I'll support Nick's call for penny elimination below. Here in Singapore we're transitioning through the elimination of the 5-cent coin. (The penny, depicted at top right, was abolished well before my time.) Merchants will accept the 5-cent coin, but prices for lots of things are in 10-cent increments and it's slowly receding from circulation. At current exchange rates, the Singaporean dollar is worth 77 US cents, so we're basically moving into a system where the smallest coin is worth 7.7 US cents. We're enjoying the benefit of not fiddling around with insignificant coins, with no obvious drawbacks.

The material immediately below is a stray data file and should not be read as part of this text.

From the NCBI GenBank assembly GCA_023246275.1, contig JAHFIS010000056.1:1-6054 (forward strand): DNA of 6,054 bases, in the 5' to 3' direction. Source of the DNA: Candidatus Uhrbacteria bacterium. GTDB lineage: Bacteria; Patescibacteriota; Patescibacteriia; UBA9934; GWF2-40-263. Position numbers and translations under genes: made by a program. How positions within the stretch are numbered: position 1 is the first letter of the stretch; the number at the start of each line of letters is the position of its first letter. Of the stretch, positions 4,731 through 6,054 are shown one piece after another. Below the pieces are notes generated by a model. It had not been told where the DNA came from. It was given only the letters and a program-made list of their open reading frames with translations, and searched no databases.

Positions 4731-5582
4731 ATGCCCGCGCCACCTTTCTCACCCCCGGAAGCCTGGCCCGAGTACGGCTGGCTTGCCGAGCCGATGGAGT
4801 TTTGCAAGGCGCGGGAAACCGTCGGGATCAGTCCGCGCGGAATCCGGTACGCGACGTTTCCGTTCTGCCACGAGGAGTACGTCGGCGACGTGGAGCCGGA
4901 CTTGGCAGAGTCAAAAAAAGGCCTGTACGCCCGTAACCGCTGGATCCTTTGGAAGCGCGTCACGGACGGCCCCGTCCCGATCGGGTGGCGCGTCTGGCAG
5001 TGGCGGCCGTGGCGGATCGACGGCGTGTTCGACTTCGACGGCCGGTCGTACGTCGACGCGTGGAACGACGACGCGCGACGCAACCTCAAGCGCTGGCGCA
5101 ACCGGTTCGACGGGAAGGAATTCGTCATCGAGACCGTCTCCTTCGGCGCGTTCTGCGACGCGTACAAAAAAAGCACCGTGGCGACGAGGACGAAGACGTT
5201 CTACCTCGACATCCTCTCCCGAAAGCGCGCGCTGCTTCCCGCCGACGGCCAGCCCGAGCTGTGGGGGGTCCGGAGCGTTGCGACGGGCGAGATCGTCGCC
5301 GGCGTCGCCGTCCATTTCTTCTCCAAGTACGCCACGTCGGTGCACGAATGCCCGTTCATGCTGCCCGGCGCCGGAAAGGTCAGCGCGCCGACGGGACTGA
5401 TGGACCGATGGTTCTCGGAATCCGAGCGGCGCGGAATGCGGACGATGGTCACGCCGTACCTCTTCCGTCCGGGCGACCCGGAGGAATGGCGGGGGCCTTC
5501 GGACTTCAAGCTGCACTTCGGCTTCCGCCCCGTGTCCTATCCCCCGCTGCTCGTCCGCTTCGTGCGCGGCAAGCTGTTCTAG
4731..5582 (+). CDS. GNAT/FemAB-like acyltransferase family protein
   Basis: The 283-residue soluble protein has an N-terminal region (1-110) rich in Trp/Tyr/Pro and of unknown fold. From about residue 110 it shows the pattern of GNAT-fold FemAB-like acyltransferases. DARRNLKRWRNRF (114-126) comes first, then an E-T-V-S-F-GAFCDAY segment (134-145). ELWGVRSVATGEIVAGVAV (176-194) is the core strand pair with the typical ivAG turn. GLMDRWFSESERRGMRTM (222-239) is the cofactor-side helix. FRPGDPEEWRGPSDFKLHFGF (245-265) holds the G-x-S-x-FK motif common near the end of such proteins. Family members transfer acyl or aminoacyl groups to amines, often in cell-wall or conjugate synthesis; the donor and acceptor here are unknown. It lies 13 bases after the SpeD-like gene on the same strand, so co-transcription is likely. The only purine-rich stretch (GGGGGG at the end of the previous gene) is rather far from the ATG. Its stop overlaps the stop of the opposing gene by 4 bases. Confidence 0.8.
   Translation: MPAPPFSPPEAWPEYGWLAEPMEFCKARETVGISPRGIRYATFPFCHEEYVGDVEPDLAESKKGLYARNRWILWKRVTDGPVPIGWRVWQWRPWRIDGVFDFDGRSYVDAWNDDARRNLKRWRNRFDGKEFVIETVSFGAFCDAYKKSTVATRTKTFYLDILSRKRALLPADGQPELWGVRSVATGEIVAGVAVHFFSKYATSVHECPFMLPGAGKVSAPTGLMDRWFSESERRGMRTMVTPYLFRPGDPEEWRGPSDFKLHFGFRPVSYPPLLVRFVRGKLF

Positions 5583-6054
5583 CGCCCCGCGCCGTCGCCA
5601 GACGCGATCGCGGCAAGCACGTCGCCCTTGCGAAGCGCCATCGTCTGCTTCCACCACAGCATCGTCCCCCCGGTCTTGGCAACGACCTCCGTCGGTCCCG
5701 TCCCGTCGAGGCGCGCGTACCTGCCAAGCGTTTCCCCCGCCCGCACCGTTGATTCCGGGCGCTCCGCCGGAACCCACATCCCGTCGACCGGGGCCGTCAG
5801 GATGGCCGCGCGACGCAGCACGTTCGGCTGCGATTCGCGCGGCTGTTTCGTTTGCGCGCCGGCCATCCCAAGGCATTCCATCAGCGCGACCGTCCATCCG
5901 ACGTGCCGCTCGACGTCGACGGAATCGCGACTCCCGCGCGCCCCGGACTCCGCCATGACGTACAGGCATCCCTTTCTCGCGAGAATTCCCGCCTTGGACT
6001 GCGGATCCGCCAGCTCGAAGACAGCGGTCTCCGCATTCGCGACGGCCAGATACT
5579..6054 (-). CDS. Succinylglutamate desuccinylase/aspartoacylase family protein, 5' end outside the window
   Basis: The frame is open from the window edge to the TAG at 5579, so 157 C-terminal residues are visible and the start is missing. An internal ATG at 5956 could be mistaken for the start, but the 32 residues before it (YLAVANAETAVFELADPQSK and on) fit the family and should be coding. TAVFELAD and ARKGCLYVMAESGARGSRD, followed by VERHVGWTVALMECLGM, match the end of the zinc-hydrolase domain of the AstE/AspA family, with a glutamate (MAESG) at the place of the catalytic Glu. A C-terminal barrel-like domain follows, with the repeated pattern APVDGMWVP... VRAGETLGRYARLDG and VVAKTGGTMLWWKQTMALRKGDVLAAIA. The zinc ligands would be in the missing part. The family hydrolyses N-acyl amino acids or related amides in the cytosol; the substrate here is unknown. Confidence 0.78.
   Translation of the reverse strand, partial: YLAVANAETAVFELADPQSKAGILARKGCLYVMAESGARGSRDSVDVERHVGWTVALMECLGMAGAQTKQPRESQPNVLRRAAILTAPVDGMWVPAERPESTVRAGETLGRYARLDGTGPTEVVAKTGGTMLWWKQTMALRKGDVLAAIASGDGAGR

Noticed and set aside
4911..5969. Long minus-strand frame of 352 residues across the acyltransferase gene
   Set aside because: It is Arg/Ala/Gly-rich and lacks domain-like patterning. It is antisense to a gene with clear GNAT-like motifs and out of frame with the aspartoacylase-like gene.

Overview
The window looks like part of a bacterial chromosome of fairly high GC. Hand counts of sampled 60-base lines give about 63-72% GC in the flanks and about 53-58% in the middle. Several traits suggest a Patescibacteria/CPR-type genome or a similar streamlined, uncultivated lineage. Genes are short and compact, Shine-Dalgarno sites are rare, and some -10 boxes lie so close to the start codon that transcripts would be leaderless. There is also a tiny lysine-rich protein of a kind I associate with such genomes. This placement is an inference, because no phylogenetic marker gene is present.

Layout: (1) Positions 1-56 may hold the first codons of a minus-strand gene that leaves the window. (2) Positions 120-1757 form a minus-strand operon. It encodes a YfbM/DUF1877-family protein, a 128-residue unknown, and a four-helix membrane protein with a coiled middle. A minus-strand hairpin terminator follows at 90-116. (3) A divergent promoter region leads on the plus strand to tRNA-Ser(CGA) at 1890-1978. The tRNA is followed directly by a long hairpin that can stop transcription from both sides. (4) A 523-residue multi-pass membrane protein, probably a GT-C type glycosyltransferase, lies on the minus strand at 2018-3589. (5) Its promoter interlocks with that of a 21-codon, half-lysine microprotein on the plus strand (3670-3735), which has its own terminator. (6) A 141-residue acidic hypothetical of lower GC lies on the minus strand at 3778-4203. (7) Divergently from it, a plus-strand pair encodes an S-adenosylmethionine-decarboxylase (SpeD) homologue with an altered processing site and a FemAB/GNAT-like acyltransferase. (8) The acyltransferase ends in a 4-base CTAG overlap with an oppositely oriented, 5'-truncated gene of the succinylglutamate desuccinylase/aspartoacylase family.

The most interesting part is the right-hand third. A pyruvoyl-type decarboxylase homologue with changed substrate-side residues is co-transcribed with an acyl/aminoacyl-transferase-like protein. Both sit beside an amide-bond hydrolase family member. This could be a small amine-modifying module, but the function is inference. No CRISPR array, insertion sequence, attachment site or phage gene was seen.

One of the nice things about the Singaporean system is that it's pretty well suited for transitioning through nickel elimination. Any value difference between any quantity our remaining existent coins can be bridged by some number of ten-cent coins. This works fine in the US system as far as penny elimination is concerned, because you can bridge any gap with some number of nickels. But in the future we're going to have trouble getting rid of the nickel, there's going to be trouble because if something costs 20 cents and you've got a quarter, there'll be no way to make change. Going straight decimal instead of messing with quarters would've had its advantages.